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The Russian family has been becoming more demographically heterogeneous over recent years. Some of the families follow the trend of having many children: women more often give birth to a third and fourth child, and the gap between births is decreasing, which makes the evolution of the family faster. At the same time, younger generations are inclined to postpone marriage and having their first child, which leads either to later motherhood or to childlessness. This means that two opposite trends are developing; along with the growing share of ‘Western-type’ families, with postponed parenthood and fewer children, there is a revival of the traditional family with more children, Sergey Zakharov, Deputy Director of the HSE Institute of Demography, reported.
Many management students have difficulties predicting their career paths for the next five or ten years. Some of the students obviously have big hoped for their future and are confident about rapid career growth. They believe that by 30 they will be able to become top-level managers in medium and big organizations, and will never repeat the mistakes of their principals and teachers. Svetlana Satikova, Associate Professor at the Department of Management of HSE in St. Petersburg, studied the career expectations of future managers.
On November 13-14 a meeting of the Executive Committee and the Scientific Advisory Committee of the World Values Survey Association was held at the Higher School of Economics in Moscow. The main mission of the meeting was the design of the master questionnaire for the new wave of the World Values Survey to be launched in 2017. World Values Survey scholars are also participating in the LCSR 5th International Annual Research Conference 'Cultural and Economic changes under cross-national perspective' which is currently underway at HSE. Christian Haerpfer, President of the World Values Association, has talked to HSE News Service about the survey and the preparation for its new wave.
While helping build consumer trust in credit institutions, deposit insurance can prompt bankers to engage in risky and opportunistic behaviour; larger banks tend to be more cautious and do a better job managing troubled assets, according to Natalia Gorelaya, Associate Professor at the HSE Faculty of Economic Sciences’ Department of Finance.
In Russia, the demand for migrant workers is highest in economically developed and resource-extracting regions, in areas with low population density, and in construction and industrial companies. Employers prefer to hire low-skilled migrants with no education beyond secondary school and limited work experience of less than a year, since these workers are much cheaper than locals. These are some of the findings from a study by Elena Vakulenko, Assiant Professor at the Department of Applied Economics, HSE Faculty of Economic Sciences, and HSE student Roman Leukhin.
The level of education has a direct impact on young Russians’ chances of getting a job. Young men and women with some post-secondary education – in particular those with higher education – experience a shorter transition to their first employment and a fairly low risk of staying unemployed, while those with just nine year of compulsory secondary school – in fact, 20% of Russians under 29 – are likely to remain unemployed for prolonged periods, according to Elena Varshavskaya, professor of the HSE Department of Human Resources Management.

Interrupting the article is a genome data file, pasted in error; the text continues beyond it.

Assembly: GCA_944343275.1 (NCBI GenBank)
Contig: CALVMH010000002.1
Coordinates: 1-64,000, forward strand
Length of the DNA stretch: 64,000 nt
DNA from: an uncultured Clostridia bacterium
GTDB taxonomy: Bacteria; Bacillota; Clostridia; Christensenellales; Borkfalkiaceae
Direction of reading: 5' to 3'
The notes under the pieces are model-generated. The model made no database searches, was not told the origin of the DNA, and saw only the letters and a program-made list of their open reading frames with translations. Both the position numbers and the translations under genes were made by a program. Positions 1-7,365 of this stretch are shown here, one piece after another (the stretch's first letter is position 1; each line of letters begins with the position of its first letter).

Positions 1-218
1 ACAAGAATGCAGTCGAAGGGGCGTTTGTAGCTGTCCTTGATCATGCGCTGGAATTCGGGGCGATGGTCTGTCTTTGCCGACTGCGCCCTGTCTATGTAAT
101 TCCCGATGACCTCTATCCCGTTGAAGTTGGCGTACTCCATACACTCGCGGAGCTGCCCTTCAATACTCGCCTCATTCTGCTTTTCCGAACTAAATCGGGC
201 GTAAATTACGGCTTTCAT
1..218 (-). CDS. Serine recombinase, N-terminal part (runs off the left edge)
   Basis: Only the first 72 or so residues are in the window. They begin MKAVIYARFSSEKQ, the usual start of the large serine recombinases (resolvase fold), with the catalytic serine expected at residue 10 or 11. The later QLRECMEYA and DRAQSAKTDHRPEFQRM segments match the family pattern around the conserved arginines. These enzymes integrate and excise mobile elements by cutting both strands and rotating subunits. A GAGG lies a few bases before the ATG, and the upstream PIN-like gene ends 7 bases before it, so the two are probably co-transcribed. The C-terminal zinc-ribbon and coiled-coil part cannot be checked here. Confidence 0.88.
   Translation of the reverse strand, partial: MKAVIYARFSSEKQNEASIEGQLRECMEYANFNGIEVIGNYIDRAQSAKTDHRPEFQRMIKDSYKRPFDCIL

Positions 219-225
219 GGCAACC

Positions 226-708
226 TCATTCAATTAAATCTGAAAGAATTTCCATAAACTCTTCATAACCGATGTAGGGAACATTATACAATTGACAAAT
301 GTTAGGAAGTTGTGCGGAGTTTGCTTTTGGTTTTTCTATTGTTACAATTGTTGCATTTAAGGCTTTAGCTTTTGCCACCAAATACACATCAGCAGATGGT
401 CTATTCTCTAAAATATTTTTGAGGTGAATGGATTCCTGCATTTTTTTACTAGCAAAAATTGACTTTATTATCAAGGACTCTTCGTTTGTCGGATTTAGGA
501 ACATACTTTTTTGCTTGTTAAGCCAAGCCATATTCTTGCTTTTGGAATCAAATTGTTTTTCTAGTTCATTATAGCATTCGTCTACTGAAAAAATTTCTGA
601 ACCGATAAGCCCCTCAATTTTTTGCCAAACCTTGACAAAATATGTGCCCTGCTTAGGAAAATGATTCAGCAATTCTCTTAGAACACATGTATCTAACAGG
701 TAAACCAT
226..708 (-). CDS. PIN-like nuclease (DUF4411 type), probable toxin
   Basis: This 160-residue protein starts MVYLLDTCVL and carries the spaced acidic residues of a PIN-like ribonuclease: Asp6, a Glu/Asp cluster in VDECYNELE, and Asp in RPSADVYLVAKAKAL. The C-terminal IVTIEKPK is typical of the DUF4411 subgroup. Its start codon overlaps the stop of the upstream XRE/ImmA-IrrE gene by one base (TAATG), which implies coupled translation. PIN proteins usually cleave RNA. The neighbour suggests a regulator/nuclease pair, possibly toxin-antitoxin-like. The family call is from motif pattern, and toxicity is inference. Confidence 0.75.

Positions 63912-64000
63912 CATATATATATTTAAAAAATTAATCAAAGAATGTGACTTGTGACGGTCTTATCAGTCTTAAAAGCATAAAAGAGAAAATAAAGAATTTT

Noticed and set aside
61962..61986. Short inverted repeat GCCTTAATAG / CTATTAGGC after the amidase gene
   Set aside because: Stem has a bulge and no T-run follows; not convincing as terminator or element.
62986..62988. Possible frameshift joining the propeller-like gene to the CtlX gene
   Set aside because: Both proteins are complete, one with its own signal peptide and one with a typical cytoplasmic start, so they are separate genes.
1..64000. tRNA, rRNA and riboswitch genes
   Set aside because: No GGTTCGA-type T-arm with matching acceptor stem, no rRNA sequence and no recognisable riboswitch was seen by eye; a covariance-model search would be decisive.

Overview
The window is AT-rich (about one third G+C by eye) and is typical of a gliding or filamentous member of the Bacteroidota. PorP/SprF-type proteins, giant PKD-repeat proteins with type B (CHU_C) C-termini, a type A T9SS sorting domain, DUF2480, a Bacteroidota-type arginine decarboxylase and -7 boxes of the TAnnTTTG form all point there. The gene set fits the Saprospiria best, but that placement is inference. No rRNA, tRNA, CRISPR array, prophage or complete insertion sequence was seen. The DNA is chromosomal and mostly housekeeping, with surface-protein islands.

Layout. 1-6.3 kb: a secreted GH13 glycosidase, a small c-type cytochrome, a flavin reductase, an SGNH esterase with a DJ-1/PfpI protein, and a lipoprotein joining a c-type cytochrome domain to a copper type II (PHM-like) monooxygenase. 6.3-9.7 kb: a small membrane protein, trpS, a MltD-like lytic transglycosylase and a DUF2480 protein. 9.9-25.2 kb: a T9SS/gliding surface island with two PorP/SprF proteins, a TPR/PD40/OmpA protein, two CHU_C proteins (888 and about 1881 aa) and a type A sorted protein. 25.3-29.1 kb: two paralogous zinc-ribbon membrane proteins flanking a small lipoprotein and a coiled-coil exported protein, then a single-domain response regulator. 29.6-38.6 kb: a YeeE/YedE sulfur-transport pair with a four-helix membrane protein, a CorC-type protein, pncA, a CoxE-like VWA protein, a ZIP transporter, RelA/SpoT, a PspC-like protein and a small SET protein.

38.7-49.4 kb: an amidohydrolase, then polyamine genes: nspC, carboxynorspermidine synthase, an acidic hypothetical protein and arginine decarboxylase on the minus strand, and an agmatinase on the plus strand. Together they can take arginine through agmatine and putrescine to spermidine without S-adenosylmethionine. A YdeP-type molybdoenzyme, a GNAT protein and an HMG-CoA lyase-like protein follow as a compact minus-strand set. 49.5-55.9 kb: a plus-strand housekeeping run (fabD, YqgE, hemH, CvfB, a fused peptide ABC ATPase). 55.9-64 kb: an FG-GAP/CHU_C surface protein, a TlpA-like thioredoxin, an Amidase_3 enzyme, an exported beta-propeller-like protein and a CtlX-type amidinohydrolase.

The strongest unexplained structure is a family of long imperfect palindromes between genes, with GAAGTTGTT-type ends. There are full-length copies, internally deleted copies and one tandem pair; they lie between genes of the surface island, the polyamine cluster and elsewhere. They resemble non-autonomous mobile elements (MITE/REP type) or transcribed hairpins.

In the near future, the number of migrants from Central Asia coming to work in Russia will increase – particularly from Tajikistan and Kyrgyzstan, countries where remittances from their citizens working in Russia stand at almost half of their respective GDPs, according to a joint study by the Eurasian Development Bank (EDB), the United Nations Development Programme (UNDP), the HSE Laboratory for Comparative Social Research (LCSR), and the Russian Academy of Sciences (RAS).
Companies with decentralized management systems are, on average, more effective than firms where the CEO tries to control everything. The risk of centralization is higher if the company is managed by families. These were the main findings of the recent research by Irina Levina, research fellow at the HSE Institute for Industrial and Market Studies.
More than one in three Russian CEOs hold more than one academic degree, making them stand out dramatically compared to the general public. By going back to school and pursuing lifelong learning, senior executives expect to increase their knowledge, human capital and income, according to Sergey Solntsev, Senior Research Fellow at the HSE Laboratory for Labour Market Studies.
Social networks have been found to influence academic performance: students tend to perform better with high-performers among their friends, as some people are capable of inspiring others to try harder, according to Maria Yudkevich, Sofia Dokuka and Dilara Valeyeva of the HSE Centre for Institutional Studies.